5 Ways to Stop Beating Yourself Up and Reclaim Your Energy

Susan Fauman
5 Ways to Stop Beating Yourself Up and Reclaim Your Energy

If you are anything like me, you have been reminded and then forgotten that you are your own worst critic more times than you can count.

Each time I would think, “oh right, I’m being too hard on myself” and then the next day I’d be back to my old tricks, wasting massive amounts of energy and time praying at the altar of my own lack of worth.

This energy-draining dance can be a very effective way for us to avoid ever growing into the grandest, shiniest version of ourselves we were born to be. And it’s funny that the more creative we are, the more ways we can waste time imagining ourselves failing to look, act, or be perfect.

Once we are in the grip of self-criticism, it can be pretty hard to escape, but there are some simple things we can do to loosen its hold. Here are five ways to stop beating yourself up and re-purpose your energy more productively.

1. Breathe and connect with sensation.

When we let our thoughts take over, our breathing becomes shallow and we trigger our sympathetic nervous system response, or “fight or flight” mode.

In this mode, our heart rate increases and we make decisions from a place of fear and anxiety as our adrenal glands power up to fuel a quick escape. In this state, making wise decisions with our eye on the big picture becomes nearly impossible.

Stop for a moment and just notice your breath. By connecting with the breath, you can get underneath the spiraling thought patterns. Breathe deeply into your belly while bringing your awareness to the sensations in your body.

It’s difficult—and maybe even impossible—to stay worked up and freaked out when you are rooted more deeply in the experience of your whole body/heart/mind. Once your breath has deepened and you are feeling your body, you can...

2. Develop new habits.

When we think about something over and over, it wears a kind of groove in our consciousness. Just like a cartwheel in an old dirt road, any extra thought-energy you have will find its way into that groove and get stuck there, depleting your energy even further.

Take the first step by choosing to drop a self-defeating thought when you notice it, and actively deciding to focus on something else. Choosing more productive thoughts will start to create a new groove as your default.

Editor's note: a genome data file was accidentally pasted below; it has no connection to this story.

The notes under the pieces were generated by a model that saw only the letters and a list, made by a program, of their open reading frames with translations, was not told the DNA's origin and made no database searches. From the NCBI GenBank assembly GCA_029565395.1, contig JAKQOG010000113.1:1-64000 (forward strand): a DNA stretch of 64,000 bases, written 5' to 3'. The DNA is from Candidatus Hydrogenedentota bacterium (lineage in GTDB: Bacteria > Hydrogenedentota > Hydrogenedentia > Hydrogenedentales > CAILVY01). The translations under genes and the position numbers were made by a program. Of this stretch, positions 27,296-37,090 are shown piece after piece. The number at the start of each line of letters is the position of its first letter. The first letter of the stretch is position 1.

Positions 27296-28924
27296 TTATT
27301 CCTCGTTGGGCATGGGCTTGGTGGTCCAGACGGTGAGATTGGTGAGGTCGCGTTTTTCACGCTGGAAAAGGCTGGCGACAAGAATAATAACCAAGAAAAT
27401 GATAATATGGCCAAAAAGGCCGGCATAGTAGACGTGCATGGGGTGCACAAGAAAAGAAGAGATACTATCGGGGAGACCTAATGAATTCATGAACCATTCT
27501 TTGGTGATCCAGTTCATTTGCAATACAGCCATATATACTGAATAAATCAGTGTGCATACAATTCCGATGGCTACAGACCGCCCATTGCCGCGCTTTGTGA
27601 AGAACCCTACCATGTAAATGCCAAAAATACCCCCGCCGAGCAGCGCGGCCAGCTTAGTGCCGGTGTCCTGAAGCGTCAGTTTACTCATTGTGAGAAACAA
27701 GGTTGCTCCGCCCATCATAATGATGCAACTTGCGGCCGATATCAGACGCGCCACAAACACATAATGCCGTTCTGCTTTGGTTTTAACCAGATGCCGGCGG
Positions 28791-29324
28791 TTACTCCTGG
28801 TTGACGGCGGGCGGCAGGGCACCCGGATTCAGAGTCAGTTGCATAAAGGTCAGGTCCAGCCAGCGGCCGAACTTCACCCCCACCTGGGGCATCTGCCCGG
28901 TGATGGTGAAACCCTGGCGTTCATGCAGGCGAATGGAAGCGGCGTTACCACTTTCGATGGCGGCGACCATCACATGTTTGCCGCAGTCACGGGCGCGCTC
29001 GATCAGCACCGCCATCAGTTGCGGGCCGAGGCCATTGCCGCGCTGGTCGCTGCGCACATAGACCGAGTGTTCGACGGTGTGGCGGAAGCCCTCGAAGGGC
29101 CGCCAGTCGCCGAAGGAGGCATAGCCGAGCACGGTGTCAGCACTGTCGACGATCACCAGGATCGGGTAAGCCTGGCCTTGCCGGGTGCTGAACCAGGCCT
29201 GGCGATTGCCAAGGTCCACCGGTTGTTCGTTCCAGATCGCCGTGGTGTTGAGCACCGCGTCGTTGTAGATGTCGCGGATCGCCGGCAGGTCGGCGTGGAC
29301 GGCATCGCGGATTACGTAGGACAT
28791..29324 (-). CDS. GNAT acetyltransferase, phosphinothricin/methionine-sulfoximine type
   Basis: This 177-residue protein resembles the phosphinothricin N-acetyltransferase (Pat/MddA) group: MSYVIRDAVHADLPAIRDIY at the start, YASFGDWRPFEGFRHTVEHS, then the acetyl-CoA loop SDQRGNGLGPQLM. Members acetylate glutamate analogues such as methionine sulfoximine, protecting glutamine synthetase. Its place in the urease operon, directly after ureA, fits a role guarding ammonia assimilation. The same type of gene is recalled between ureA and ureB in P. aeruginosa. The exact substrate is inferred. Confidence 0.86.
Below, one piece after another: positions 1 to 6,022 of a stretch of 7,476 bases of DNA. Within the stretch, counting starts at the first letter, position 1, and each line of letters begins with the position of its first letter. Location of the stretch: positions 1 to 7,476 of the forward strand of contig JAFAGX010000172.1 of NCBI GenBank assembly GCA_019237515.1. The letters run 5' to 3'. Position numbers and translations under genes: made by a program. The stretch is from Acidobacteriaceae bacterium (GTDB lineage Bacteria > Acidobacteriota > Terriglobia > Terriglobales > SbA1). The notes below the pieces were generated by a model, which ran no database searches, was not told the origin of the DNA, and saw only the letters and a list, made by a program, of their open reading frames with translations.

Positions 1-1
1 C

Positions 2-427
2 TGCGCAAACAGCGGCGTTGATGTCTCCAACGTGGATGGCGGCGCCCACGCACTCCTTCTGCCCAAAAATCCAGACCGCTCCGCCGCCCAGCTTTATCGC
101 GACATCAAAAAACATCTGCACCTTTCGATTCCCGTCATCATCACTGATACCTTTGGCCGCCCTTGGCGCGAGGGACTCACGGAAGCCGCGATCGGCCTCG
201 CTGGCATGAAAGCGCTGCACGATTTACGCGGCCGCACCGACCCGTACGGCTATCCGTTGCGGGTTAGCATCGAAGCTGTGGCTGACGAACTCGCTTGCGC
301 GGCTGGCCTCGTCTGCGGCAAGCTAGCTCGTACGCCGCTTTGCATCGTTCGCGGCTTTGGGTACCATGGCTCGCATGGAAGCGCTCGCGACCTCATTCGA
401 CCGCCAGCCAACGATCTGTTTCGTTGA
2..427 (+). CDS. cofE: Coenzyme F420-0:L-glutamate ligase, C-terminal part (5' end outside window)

3. Schedule your day and start to say no more often.

Softening your inner critic can be difficult when you are stretched too thin. Multi-tasking—especially when it is unstructured—keeps your nervous system in a constant state of anticipation and anxiety.

To counter this, create a rhythm for your day that you can comfortably follow. Wake up and go to sleep, eat your meals, and exercise at about the same times each day. Check in with your energy before agreeing to do something additional.

When you are connected to your breath and the sensations in your body, it becomes much easier to recognize when taking on another commitment would send you over the edge.

When you have regularity in your routine, your nervous system expends much less energy anticipating the next thing. This sense of natural flow leaves less space for doubting; you just move forward because the flow carries you forward. There is a reason kids thrive on regularity—it instills in them a deep sense of trust in what they can expect from the world.

4. Eat warm, moist food.

I know it may sound unconnected, but it is pretty well-documented these days that our mind and thought-patterns are deeply influenced by what goes on in our gut. According to Ayurveda, dry, processed food contributes to a feeling of dryness and instability in our body.

When we eat warm, moist food—especially home-cooked—we feel more grounded and fulfilled. From this more rooted place, we are less likely to spin off into worlds of worry.

Think about starting your day with hot cereal, eggs, or even soup! Warm, moist food especially serves our needs in the fall and winter when the cold, dry weather can leave us feeling cold and contracted inside.

These four approaches to dealing with my little inner critic voice have not completely defused it. In fact, now it specializes in rearing its head at the moments I start to expand beyond my comfort zone. But I have learned that when it tries to distract me with its drama, that is the signal for me to:

5. Lean in and carry on.

Even when you are not sure of what you are doing, moving forward with commitment will help you avoid self-doubt inertia. You can always make small adjustments as you go. We usually learn a whole lot more from our failures than our successes, anyway.

When you stumble (as you surely will), pick yourself up, dust yourself off, and carry on. After all, your path may be twisty-turny as all get out, but it is the only real path for you. So you might as well get on with it.